You won’t want to miss this series, but start with the first book, Travellin’ Shoes and read right through to the current book, Steal Away.                                                                                              E. B. Davis


There’s a St. Joseph County in Indiana, but I didn’t find a city. Is St. Joseph modeled after another city?

St. Joseph, Indiana is modeled after my hometown of South Bend, which is in St. Joseph County. Since I write murder mysteries, I didn’t want people to get the wrong idea about the city, so I changed the name. However, people from the area will recognize many of the landmarks, like the large Catholic university where RJ works as an adjunct professor, Mary and Jesus Catholic University (MAC-U) which bears a striking resemblance to a prominent catholic university in South Bend. 


Do RJ’s parents still live in St. Joe?

Both of RJ’s parents are dead. He has one sister who lives in Houston. The only family he has in St. Joe is his godmother, Mama B, whom he is very close to. 


Are Standard Poodles often used as Search and Rescue dogs? I didn’t think they had the nose for it. Can poodles’ hair stand up? It looks like it does already.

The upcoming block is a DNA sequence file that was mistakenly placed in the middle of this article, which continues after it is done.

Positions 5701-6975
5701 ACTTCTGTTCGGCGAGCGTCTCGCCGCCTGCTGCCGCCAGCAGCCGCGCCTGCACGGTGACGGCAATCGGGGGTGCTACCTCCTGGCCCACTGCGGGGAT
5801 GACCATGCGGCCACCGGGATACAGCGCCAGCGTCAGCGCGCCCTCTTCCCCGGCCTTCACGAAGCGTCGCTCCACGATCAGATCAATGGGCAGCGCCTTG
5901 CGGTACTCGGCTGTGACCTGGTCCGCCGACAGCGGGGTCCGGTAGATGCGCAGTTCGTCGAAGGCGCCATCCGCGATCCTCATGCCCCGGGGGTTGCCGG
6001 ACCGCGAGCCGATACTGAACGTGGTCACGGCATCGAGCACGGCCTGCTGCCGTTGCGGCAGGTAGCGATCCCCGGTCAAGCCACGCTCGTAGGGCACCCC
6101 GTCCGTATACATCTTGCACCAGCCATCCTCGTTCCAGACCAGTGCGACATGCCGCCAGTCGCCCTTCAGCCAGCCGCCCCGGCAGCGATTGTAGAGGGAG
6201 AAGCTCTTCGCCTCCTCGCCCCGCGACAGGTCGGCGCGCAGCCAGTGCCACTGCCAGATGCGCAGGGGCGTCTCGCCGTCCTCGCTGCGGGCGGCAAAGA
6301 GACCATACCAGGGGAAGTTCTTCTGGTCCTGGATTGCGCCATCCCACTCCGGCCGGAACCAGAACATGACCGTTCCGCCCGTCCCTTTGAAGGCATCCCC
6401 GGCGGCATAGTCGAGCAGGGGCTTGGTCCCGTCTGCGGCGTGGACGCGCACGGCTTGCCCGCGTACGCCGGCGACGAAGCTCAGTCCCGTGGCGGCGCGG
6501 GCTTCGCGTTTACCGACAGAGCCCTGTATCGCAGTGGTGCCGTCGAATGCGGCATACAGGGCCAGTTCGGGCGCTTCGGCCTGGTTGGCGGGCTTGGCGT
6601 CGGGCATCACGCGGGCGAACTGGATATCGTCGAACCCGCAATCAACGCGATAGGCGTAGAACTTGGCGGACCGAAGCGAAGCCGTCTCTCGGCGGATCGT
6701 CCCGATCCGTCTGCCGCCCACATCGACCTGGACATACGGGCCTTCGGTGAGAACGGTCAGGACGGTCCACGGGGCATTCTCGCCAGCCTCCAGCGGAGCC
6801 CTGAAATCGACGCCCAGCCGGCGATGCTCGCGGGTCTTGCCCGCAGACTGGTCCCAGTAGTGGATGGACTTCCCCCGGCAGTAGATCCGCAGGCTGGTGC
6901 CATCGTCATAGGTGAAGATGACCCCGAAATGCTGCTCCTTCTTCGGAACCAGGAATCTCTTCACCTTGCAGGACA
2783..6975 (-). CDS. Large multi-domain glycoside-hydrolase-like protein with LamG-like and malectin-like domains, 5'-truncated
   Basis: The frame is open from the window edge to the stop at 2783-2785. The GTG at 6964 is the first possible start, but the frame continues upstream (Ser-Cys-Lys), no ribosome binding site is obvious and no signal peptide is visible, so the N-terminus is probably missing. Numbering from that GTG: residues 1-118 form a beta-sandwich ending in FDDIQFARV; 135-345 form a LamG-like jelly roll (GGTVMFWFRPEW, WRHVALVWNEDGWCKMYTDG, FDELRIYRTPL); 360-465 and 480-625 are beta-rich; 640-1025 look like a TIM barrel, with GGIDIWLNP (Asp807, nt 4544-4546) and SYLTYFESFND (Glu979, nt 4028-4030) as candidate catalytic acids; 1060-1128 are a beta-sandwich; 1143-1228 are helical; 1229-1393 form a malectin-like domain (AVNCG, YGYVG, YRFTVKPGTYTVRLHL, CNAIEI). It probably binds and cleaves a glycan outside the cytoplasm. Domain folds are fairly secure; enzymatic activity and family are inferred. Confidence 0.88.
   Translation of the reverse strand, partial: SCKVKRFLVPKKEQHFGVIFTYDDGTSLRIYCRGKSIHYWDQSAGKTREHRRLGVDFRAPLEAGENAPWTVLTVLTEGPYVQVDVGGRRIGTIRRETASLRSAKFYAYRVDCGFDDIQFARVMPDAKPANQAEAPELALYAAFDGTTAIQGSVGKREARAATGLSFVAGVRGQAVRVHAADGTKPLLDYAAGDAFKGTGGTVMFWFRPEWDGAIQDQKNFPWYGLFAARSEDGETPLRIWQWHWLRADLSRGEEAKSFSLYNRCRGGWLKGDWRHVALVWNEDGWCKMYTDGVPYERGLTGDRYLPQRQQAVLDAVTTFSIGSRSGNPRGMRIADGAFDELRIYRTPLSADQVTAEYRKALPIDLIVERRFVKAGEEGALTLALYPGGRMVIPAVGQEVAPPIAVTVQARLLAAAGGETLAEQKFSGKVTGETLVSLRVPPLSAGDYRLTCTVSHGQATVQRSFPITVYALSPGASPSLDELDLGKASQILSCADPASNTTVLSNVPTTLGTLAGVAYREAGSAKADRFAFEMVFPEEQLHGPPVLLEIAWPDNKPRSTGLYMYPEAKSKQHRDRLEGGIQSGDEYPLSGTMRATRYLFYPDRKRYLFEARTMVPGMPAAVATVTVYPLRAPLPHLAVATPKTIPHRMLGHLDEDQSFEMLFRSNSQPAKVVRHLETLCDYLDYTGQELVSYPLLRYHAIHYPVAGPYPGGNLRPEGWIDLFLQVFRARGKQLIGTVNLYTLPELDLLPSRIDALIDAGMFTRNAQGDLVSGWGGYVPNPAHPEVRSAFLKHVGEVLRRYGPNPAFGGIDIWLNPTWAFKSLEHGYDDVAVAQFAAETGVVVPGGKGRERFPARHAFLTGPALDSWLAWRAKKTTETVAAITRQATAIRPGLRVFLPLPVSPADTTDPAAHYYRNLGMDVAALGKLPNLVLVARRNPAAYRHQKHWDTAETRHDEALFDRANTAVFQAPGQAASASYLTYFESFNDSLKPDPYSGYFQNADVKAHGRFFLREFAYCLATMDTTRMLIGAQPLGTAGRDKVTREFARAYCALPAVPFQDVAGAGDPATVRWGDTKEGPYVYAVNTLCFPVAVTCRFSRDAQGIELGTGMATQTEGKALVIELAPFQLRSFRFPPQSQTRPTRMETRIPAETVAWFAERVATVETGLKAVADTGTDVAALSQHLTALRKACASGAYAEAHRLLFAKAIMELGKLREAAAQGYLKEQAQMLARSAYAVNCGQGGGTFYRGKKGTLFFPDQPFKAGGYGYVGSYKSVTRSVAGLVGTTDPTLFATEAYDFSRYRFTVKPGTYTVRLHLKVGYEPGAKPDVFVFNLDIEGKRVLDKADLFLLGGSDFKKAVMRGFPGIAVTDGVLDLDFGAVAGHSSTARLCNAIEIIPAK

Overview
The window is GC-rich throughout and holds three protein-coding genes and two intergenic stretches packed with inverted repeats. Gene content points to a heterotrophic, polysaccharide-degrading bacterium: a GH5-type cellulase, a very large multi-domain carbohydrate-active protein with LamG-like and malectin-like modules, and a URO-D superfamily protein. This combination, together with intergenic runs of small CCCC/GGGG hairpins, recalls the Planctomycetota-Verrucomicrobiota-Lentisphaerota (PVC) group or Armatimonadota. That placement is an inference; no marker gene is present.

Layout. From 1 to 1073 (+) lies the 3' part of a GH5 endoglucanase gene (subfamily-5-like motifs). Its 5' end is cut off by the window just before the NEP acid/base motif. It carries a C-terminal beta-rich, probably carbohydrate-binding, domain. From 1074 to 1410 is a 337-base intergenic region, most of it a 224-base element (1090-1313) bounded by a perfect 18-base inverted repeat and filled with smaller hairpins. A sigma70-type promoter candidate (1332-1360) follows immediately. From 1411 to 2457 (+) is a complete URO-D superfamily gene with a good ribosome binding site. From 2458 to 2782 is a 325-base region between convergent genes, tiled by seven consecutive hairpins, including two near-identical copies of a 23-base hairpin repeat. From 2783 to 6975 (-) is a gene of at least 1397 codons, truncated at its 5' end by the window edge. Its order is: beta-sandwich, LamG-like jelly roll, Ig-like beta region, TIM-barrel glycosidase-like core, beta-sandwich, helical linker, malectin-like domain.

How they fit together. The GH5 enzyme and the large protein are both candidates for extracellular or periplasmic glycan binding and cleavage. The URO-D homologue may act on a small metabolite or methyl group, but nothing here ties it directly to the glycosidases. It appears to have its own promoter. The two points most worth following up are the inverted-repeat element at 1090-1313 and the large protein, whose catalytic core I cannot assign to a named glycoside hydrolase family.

It is true that Standard Poodles are not a breed that’s commonly used in Search and Rescue. Normally, the hound breeds dominate tasks involving canine nosework. However, all dogs have exceptional olfactory receptors, which makes their sense of smell far superior to that of humans. Poodles are actually excellent retrievers, but they can definitely excel in Search and Rescue. 


The poodle cut often seen in the Westminster Dog Show ring may look a bit…fufu, which leads people to underestimate the breed. However, you should never underestimate at poodle. Many people may not know that poodles were once German hunting dogs. They were used for retrieving water fowl and their name morphed from “Puddle Dogs” to Poodles. Even that unusual hair cut once served a practical purpose. Poodles’ coat was shaved from nonessential parts so it wouldn’t hinder their ability to swim and was kept longer over vital organs and joints for added warmth. However, keeping a poodle in full coat isn’t something that even your most enthusiastic poodle owner is willing to tackle. Instead, it’s far more common to clip their coats. They’re great retrievers, are extremely smart and capable of excelling in tracking, hunting, search and rescue and pretty much any task they’re given.